One of the first questions asked by the media and residents in small-town religious disputes is, “Who is the offended complainer?” Some organizations, like the Freedom From Religion Foundation, file complaints on behalf of anonymous parties within towns or cities. For instance, they’ve filed complaints against the town of Whiteville, TN (now a lawsuit) for an illegal cross placed atop a water tower, and they’ve filed complaints against schools that violate the separation of church and state by leading students in prayer or otherwise endorsing religion.

As a member of a community not unlike those where anonymous complaints have been filed, I understand the need and want for anonymity. Many people become nasty when their traditions, even if illegal, are threatened or called out for being wrong. Most Christians who demand to know the names of individuals who complain about their own town traditions make veiled threats to said-person’s safety without knowing the identity. They often claim that no one would really try to harm that dissenting individual–that they would just like to know that it isn’t “outsiders” meddling with their affairs and that they’d like to work it out.

But is that all that these Christians who demand to know names and faces really want?

Fast-forward to the case of Cranston High School’s prayer banner. The plaintiff? High school student Jessica Ahlquist. Since her name was made public, anyone who is curious about how a 16-year-old girl would be treated if she challenged her school’s religious tradition now knows the truth: It’s not that these Christians care where the plaintiff lives; it’s that they want to make sure that the religious idea of karma or the Biblical notion “reap what you sew” is fully carried out by their violent counterparts.

A few people actually made posts demanding that Jessica Ahlquist be dealt the hand that was “coming to her.”

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01 2012

A Matter of Conscience (Religious Freedom Commission pt 1)

Not long after claiming he will subpoena or arrest judges who do not fall in line with the religious right’s view of the Constitution, Newt Gingrich has revealed the commission that will be responsible for investigating such claims be they against courts or school. Newt Gingrich’s campaign has quite radically proposed an “On-day-one Executive Order” to create a Presidential Commission on Religious Freedom with the purpose of examining and documenting “threats or impediments to religious freedom in the United States and to propose steps for reaffirming and protecting the foundational principle of freedom of thought,conscience, and religious belief upon which our republic is built and thrives.”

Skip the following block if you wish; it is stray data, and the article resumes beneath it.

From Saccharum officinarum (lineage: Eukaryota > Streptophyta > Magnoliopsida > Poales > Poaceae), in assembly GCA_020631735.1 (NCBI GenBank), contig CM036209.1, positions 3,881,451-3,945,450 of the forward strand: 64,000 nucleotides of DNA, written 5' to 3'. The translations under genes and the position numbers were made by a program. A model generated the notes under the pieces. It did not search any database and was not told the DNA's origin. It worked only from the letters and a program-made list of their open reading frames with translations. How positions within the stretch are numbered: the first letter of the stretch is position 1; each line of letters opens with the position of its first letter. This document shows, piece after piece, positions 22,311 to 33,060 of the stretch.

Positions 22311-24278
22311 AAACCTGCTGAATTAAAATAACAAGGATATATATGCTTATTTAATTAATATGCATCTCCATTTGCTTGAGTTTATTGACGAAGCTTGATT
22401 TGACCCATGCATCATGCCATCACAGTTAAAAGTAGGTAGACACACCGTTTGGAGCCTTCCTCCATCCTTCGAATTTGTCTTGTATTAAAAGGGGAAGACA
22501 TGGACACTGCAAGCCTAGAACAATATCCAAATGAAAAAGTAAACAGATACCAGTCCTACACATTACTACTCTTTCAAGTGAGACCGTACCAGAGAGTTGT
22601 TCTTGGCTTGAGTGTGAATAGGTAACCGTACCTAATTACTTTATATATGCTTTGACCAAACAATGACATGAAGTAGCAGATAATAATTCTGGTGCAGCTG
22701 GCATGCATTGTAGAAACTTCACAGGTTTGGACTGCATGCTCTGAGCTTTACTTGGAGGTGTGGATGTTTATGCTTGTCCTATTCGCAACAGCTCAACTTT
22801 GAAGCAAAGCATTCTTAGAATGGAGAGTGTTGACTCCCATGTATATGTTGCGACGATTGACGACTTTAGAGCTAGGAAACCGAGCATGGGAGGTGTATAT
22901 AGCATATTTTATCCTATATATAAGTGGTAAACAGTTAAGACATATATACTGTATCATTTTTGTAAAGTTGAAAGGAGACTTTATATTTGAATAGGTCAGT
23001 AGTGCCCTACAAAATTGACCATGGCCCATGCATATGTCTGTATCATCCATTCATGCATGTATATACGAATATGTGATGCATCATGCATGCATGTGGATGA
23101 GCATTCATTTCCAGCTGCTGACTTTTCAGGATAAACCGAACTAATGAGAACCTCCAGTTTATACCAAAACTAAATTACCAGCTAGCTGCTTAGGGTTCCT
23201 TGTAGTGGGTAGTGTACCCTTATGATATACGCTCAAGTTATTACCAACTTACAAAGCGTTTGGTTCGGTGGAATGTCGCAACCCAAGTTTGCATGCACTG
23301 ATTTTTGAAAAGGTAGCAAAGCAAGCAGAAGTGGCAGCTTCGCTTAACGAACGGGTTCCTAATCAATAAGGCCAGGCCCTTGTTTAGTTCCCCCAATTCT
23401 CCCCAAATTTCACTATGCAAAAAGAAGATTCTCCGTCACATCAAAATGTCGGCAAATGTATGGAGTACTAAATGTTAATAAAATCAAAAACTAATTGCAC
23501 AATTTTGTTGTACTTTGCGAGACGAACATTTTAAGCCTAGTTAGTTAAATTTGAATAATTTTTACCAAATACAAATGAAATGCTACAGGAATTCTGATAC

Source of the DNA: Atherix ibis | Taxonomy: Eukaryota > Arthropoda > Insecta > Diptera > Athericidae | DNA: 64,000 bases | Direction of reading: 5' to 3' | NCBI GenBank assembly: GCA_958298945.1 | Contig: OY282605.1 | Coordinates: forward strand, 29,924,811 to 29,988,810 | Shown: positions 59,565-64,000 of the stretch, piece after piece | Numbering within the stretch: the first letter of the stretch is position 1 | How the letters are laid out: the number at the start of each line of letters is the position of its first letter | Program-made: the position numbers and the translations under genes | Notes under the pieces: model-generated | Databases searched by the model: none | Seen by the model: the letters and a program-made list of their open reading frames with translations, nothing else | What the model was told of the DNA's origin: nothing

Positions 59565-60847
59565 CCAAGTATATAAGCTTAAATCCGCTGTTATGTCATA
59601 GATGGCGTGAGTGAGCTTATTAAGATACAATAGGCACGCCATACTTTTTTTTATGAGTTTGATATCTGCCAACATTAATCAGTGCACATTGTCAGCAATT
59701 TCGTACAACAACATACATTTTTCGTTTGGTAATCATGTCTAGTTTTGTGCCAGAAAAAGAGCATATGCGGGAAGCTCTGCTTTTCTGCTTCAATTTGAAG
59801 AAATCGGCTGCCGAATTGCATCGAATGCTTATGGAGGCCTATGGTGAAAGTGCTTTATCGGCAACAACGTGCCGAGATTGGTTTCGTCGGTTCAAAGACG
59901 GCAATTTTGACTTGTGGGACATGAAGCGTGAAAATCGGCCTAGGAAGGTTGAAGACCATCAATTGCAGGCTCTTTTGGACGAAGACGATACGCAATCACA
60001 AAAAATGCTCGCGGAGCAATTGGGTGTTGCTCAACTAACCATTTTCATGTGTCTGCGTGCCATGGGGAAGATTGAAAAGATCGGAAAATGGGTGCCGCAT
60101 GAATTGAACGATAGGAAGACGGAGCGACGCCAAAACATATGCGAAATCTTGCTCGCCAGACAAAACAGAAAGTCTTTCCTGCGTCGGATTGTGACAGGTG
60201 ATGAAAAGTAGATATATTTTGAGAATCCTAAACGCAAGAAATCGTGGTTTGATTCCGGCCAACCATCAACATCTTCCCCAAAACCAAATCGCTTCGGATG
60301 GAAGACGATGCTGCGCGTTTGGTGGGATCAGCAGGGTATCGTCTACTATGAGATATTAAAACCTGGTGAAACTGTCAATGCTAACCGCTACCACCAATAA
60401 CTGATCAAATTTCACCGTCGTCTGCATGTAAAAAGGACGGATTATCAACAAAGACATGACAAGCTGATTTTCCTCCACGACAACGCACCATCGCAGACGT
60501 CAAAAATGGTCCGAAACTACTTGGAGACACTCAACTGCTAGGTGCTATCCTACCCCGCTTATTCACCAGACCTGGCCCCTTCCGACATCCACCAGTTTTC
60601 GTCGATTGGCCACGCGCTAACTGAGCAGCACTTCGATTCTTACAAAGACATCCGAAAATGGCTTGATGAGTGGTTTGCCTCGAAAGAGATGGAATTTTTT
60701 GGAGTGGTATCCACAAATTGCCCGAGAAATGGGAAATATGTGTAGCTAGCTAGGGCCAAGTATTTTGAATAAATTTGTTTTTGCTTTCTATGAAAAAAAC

On the surface, we all agree that free thought (and speech), conscience, and belief are important principles–and, indeed, principles this country needs in order to survive. The goals of Gingrich’s commission, however, are to claim discrimination based on one’s religious beliefs (for instance, against homosexuals) and other such “faith-based” actions are legally protected by the First Amendment.

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12 2011

What Does an Atheist Do on Christmas?

I’m sometimes stricken by the response of many Christians that atheists do not (or should not) celebrate Christmas–or whatever freethinkers like to call December 24-25–as though there is some sort of Christian monopoly on Christmas traditions and festivities. I assume that sort of ignorance comes from television or the fact that many people of other faiths, and even some sects of Christianity, do not celebrate Christmas. And, it is true, there are some atheists who prefer to do nothing on Christmas; however, most atheists partake in some sort of festivity on the secular, federal holiday.

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12 2011

Why Christians Need the War on Christmas

What is it about Christmastime that puts so many Christians on edge about the importance of their religion in American culture? Could the so-called War on Christmas be more of a blame-game for Christianity’s own failures than a war? Could Christians actually need the War on Christmas (and not just because the Bible told them they’d be persecuted)? How else could the paranoid position that there is an atheistic effort to stop all businesses from saying, “Merry Christmas,” and remove “Christ” from all things solstice come about?